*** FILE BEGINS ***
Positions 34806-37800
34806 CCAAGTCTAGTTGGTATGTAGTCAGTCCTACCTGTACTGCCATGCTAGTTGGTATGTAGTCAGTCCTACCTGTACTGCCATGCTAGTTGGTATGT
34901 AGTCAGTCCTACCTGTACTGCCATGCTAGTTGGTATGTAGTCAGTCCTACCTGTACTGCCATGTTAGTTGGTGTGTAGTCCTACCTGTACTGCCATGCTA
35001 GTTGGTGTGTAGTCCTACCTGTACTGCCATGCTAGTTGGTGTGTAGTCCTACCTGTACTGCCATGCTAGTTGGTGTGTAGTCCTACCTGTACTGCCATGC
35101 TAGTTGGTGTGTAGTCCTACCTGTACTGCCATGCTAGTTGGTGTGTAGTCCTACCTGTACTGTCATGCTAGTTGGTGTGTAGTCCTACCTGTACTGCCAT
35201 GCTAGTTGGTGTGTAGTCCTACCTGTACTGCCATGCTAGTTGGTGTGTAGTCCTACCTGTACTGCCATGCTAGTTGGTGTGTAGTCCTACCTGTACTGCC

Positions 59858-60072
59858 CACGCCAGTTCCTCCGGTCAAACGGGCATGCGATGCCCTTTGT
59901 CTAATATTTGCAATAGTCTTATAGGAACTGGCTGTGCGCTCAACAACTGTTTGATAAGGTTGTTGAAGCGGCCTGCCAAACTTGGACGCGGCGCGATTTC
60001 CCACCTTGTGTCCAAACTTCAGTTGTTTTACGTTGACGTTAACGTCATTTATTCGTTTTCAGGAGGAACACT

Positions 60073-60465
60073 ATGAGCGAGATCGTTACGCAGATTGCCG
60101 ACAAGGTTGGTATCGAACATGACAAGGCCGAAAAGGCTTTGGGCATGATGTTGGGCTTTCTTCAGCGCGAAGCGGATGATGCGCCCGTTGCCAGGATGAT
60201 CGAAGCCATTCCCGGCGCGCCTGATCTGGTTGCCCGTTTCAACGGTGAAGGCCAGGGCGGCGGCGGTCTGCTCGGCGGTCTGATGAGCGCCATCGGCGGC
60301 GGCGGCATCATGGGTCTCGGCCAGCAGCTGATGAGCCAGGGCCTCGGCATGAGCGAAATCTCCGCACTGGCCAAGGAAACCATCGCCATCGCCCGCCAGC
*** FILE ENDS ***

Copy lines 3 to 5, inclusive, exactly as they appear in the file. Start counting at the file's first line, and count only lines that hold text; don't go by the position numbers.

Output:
34901 AGTCAGTCCTACCTGTACTGCCATGCTAGTTGGTATGTAGTCAGTCCTACCTGTACTGCCATGTTAGTTGGTGTGTAGTCCTACCTGTACTGCCATGCTA
35001 GTTGGTGTGTAGTCCTACCTGTACTGCCATGCTAGTTGGTGTGTAGTCCTACCTGTACTGCCATGCTAGTTGGTGTGTAGTCCTACCTGTACTGCCATGC
35101 TAGTTGGTGTGTAGTCCTACCTGTACTGCCATGCTAGTTGGTGTGTAGTCCTACCTGTACTGTCATGCTAGTTGGTGTGTAGTCCTACCTGTACTGCCAT